account in another qualified plan, which are after-tax accounts.
These are taxable distributions and are treated like a Roth
conversion. Once in the Roth account, future distributions are
tax-free after a qualifying event (age 59½, death or disability) and
the account has been in existence for five years.
Congress provided a special incentive for Roth rollovers and
conversions during 2010 by allowing the tax to be deferred and paid
over two years, 2011 and 2012. This can potentially be a significant
savings, since the tax could be paid at a lower rate being spread
out over two years.
In September of 2010, Congress extended this benefit further by
letting plans provide "in-plan Roth conversions." This allows
eligible rollover distributions to simply be transferred to a Roth
account under the plan. The plan must provide for Roth deferrals by
participants and must allow in-service distributions, although such
distributions can be limited to Roth in-plan conversions only.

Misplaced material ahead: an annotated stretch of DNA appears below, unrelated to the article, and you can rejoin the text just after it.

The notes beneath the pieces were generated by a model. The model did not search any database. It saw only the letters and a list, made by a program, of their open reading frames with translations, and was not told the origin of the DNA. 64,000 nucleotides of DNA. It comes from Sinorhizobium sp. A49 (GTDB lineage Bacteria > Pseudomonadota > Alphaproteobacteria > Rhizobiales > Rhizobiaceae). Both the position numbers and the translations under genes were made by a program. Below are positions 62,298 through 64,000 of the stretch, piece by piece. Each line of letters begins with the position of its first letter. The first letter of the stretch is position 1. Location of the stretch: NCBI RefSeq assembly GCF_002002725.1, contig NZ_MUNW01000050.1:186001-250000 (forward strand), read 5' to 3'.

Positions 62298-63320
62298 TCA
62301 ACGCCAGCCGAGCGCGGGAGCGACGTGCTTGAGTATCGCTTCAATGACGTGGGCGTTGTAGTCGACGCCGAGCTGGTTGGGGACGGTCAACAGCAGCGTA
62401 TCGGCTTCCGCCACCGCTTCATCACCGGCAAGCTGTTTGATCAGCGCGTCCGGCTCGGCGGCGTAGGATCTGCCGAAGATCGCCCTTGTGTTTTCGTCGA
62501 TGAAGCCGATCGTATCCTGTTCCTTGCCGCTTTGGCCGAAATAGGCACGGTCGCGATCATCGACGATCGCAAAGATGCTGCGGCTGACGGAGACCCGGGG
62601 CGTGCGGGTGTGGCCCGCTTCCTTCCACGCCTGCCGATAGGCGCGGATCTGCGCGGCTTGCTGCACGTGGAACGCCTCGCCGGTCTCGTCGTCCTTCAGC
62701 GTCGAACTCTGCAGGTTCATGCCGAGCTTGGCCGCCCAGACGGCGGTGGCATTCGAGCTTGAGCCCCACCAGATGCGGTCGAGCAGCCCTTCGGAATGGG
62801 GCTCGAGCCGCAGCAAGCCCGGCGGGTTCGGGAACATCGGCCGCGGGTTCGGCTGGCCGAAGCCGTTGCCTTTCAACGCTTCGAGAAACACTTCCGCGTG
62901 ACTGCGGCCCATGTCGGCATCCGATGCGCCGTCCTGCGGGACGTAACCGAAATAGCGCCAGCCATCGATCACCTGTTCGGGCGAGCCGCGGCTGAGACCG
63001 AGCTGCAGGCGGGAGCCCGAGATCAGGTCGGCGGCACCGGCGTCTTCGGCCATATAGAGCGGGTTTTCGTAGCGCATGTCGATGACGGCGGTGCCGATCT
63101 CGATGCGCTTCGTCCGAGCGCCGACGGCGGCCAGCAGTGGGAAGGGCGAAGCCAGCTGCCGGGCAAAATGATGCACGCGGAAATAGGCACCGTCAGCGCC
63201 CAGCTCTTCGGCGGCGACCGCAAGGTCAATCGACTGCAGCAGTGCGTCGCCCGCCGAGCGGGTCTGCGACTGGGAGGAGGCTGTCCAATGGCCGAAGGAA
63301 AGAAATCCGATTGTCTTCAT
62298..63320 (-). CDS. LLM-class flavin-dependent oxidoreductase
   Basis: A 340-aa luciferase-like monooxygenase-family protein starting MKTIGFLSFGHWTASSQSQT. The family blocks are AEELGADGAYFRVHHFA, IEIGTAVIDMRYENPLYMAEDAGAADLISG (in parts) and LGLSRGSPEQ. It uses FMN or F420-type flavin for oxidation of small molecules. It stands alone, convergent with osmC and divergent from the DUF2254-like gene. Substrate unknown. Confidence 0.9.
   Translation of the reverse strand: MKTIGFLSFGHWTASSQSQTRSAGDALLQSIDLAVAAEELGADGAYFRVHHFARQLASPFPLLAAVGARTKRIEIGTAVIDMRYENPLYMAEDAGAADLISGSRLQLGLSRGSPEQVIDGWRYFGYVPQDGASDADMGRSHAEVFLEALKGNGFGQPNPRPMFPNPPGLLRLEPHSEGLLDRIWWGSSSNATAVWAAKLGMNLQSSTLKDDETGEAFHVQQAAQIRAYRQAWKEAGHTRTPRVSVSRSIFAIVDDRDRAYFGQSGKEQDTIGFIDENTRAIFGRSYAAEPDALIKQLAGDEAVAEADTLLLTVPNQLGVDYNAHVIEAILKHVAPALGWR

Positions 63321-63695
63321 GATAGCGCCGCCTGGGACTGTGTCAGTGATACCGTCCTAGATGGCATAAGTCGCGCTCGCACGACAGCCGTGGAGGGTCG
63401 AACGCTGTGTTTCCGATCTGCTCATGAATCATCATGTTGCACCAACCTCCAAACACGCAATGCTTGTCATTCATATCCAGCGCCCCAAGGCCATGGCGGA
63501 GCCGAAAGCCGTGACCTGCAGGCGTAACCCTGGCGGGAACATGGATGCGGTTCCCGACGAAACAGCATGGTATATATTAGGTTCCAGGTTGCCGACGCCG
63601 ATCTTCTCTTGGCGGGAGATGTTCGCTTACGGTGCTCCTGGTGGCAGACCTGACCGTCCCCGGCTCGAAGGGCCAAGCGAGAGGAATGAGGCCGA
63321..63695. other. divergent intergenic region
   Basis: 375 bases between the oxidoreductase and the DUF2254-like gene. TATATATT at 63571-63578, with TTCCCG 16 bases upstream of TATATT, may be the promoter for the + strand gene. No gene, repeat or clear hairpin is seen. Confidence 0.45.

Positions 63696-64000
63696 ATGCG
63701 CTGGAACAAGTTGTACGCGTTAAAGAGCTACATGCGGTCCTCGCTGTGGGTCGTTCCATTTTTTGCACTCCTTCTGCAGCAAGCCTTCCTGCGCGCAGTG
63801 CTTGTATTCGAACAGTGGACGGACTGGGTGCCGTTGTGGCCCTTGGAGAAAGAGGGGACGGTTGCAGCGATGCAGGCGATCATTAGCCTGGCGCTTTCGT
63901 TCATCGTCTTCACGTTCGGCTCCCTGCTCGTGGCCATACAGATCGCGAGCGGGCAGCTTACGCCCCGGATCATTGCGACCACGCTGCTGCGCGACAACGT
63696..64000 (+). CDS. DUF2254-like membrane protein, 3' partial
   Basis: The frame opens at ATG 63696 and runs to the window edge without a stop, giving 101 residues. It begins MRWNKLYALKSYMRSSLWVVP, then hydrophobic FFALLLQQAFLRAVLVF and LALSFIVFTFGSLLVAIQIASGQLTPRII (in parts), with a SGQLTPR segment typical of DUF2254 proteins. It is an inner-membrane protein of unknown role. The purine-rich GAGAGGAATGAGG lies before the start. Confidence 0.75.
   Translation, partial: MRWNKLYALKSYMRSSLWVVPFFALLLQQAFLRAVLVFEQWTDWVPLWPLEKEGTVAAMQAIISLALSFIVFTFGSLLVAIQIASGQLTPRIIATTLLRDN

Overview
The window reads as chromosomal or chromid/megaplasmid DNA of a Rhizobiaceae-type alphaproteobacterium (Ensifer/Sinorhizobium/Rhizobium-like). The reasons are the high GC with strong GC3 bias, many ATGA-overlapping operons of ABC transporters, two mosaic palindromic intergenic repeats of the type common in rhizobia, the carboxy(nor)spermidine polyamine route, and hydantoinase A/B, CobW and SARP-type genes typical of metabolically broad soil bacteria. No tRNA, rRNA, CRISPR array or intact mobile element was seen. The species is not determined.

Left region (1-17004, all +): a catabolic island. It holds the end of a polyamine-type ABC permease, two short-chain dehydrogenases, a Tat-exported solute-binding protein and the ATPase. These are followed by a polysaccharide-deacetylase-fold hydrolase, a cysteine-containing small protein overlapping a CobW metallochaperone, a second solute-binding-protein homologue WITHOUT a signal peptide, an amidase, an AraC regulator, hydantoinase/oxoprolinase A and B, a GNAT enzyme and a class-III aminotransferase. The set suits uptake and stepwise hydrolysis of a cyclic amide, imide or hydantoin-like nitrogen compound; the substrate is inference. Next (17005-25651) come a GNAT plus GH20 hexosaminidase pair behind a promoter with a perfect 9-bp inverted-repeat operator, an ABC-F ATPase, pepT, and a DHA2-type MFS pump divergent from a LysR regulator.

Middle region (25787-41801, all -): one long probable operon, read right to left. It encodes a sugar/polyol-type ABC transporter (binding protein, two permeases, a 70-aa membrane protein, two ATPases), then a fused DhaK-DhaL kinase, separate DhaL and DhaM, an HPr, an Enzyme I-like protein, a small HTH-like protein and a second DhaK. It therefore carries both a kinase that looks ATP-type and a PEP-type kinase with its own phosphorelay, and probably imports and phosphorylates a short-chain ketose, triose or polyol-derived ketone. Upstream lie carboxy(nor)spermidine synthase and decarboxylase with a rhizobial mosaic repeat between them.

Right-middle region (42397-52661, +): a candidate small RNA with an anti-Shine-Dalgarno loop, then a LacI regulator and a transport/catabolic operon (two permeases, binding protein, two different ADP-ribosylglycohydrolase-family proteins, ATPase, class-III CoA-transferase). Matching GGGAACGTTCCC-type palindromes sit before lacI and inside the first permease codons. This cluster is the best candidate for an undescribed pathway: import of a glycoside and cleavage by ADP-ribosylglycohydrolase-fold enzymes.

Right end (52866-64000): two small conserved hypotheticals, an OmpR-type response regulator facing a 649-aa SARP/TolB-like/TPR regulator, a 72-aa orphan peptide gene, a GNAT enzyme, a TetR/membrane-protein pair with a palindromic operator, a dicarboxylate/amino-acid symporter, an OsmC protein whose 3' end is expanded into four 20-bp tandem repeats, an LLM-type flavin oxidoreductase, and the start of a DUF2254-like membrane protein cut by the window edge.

A Joint Tax Committee report states that it is intended that the
IRS provide a remedial amendment period so employers can implement
the change for 2010 and amend later (at this writing, no formal
guidance has been issued). This would enable interested participants
to take advantage of the special deferred taxation rule for Roth
rollovers discussed above.
Distributions that took place during the calendar year, as well
as defaulted loans, must be reported on Form 1099-R and be mailed to
participants by January 31. Copies of these forms must be filed with
the IRS by February 28 in paper form, or March 31 if transmitted
Employee Census Data Collection
At the end of each plan year, the employer must prepare a census